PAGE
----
Japan women's national football team

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Nickname(s)なでしこジャパン (Nadeshiko Japan)
AssociationJapan Football Association
ConfederationAFC (Asia)
Sub-confederationEAFF (East Asia)
Head coachAsako Takakura
CaptainSaki Kumagai
Most capsHomare Sawa (205)
Top scorerHomare Sawa (83)
First colours
Second colours
FIFA ranking
Current 8 Decrease 1 (7 December 2018)[1]
Highest3 (December 2011)
Lowest14 (July 2003)
First international
 Chinese Taipei 1–0 Japan 
(Hong Kong; 7 June 1981)
Biggest win
 Japan 21–0 Guam 
(Guangzhou, China; 5 December 1997)
Biggest defeat
 Italy 9–0 Japan 
(Tokyo, Japan; 9 September 1981)[2]
 United States 9–0 Japan 
(Charlotte, United States; 29 April 1999)[2]
World Cup
Appearances8 (first in 1991)
Best resultChampions (2011)
Olympic Games
Appearances4 (first in 1996)
Best resultRunners-up (2012)
Asian Cup
Appearances16 (first in 1977)
Best resultChampions (2014, 2018)

Japan women's national football team (サッカー日本女子代表, Sakkā Nihon Joshi Daihyō), also known as Nadeshiko Japan (なでしこジャパン), is a Japanese women's association football team. The team represents Japan in international competition. It is made up of the best female players in Japan.

Nadeshiko Japan is best known as the first Asian team to win the FIFA Women's World Cup.

History[change | change source]

Japan Football Association (JFA) set up an official women's organization in 1979. The Fédération Internationale de Football Association (FIFA) asked each member country to promote and develop the sport among women.[3]

In 1981 the Japan women's national football team played its first international match in Hong Kong. The team lost to Taiwan 0-1.[3]

The women’s national team qualified for the "1991 FIFA Women's World Cup" in China.

In 2004, the JFA organized a public contest to select a name for the team;[3] and "Nadeshiko Japan" was chosen from among 2,000+ entries.[4]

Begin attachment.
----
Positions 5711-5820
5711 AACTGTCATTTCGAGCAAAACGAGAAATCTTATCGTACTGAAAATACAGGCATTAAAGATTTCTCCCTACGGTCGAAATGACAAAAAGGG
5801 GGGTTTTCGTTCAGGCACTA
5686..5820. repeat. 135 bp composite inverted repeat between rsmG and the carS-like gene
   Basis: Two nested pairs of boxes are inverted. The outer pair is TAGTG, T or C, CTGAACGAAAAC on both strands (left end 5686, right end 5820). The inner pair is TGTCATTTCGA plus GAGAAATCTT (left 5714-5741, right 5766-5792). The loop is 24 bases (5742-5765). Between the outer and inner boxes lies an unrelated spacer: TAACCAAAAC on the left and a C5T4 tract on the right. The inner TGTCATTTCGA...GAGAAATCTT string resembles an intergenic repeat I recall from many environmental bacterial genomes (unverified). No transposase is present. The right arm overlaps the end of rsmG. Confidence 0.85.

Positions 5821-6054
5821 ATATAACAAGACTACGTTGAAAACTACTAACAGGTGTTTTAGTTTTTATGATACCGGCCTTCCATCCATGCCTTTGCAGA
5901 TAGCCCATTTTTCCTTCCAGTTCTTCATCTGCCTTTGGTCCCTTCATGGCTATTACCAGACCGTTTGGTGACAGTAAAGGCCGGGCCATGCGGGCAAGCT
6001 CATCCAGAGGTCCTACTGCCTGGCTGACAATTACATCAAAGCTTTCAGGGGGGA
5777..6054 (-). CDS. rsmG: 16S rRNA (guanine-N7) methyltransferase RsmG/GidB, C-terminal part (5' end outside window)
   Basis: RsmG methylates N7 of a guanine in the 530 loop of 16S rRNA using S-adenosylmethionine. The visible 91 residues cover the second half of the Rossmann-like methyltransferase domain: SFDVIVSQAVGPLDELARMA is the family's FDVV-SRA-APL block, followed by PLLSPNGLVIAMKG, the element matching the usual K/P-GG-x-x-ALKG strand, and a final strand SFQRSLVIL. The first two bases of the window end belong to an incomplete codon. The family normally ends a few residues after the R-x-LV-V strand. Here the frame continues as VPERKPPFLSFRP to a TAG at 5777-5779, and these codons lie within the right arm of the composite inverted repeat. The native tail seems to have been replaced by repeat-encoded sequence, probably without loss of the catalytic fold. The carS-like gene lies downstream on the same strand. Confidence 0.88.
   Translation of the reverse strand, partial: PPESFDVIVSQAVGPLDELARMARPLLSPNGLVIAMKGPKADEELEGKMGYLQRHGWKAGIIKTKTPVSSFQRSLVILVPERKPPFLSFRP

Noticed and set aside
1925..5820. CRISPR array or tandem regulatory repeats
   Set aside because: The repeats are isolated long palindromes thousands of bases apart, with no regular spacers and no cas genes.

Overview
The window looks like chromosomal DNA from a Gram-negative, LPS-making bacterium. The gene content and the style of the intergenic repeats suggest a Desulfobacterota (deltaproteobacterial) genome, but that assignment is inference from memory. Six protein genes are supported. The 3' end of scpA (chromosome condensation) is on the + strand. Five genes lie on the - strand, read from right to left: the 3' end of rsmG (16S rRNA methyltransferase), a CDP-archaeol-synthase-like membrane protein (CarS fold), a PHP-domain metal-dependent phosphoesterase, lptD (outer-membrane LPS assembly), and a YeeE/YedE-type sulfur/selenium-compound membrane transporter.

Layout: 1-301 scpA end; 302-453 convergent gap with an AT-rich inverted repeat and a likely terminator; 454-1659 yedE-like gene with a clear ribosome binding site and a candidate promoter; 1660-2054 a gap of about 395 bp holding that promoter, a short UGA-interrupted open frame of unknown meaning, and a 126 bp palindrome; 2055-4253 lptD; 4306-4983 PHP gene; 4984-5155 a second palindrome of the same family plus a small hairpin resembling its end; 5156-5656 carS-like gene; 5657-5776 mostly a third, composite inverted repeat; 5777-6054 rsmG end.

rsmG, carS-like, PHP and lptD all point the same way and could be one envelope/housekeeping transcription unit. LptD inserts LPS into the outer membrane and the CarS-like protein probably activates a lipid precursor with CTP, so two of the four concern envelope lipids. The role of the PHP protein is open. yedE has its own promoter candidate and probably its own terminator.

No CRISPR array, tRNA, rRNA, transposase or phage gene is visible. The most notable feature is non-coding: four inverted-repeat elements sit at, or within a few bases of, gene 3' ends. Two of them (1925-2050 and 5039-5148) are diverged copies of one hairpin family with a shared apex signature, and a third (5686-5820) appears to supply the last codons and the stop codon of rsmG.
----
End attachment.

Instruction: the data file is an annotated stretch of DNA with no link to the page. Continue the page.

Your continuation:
In the 2011 FIFA Women's World Cup, Japan defeated the United States team in the last game of a knockout tournament.[5]

In the 2012 Summer Olympics, Nadeshiko Japan won the silver medal.[6]

International statistics[change | change source]

FIFA Women's World Cup Record[change | change source]

Olympic Games Record[change | change source]

Coaches[change | change source]

Related pages[change | change source]

References[change | change source]

  1. "The FIFA/Coca-Cola Women's World Ranking". FIFA. 7 December 2018. Retrieved 7 December 2018.
  2. 2.0 2.1 Japan Football Association(in Japanese)
  3. 3.0 3.1 3.2 Hongo, Jun, "Nadeshiko Japan eyes London Olympic gold", Japan Times, 24 January 2012, p. 3.
  4. "Nadeshiko", a kind of dianthus flower, comes from the phrase Yamato nadeshiko (大和撫子, literally, "ideal Japanese woman")
  5. "Japan edge USA for maiden title," 17 July 2011; "Women's World Cup final: Japan beat USA on penalties," BBC (UK). 17 July 2011; retrieved 2012-8-8.
  6. Baxter, Kevin. "Japanese soccer team gets upgrade ...," Los Angeles Times. August 11, 2012; excerpt, " Japan's soccer association was chided for making the world champions fly coach to London .... But association President Kuniya Daini confirmed the women will have better seats on the trip home"; retrieved 2012-8-17.
  7. FIFA.com, [https://web.archive.org/web/20160305000654/http://www.fifa.com/mm/document/fifafacts/wcwwc/ip-202_02e_wwc_24474.pdf Archived 2016-03-05 at the Wayback Machine FIFA Women's World Cup, p. 2 [PDF p. 2 of 2]]; retrieved 2012-8-17.
  8. RedSwift.com, "'Nadeshiko Japan' Squad" Archived 2012-10-03 at the Wayback Machine retrieved 2012-8-17.
  9. FIFA.com, "Coach of the Year, Norio Sasaki"; Westlake, Adam. "Nadeshiko Japan coach Sasaki to step down after London Olympics," Archived 2013-03-18 at the Wayback Machine Japan Daily Press. August 9, 2012; retrieved 2012-8-17.

Other websites[change | change source]

Media related to Japan women's national football team at Wikimedia Commons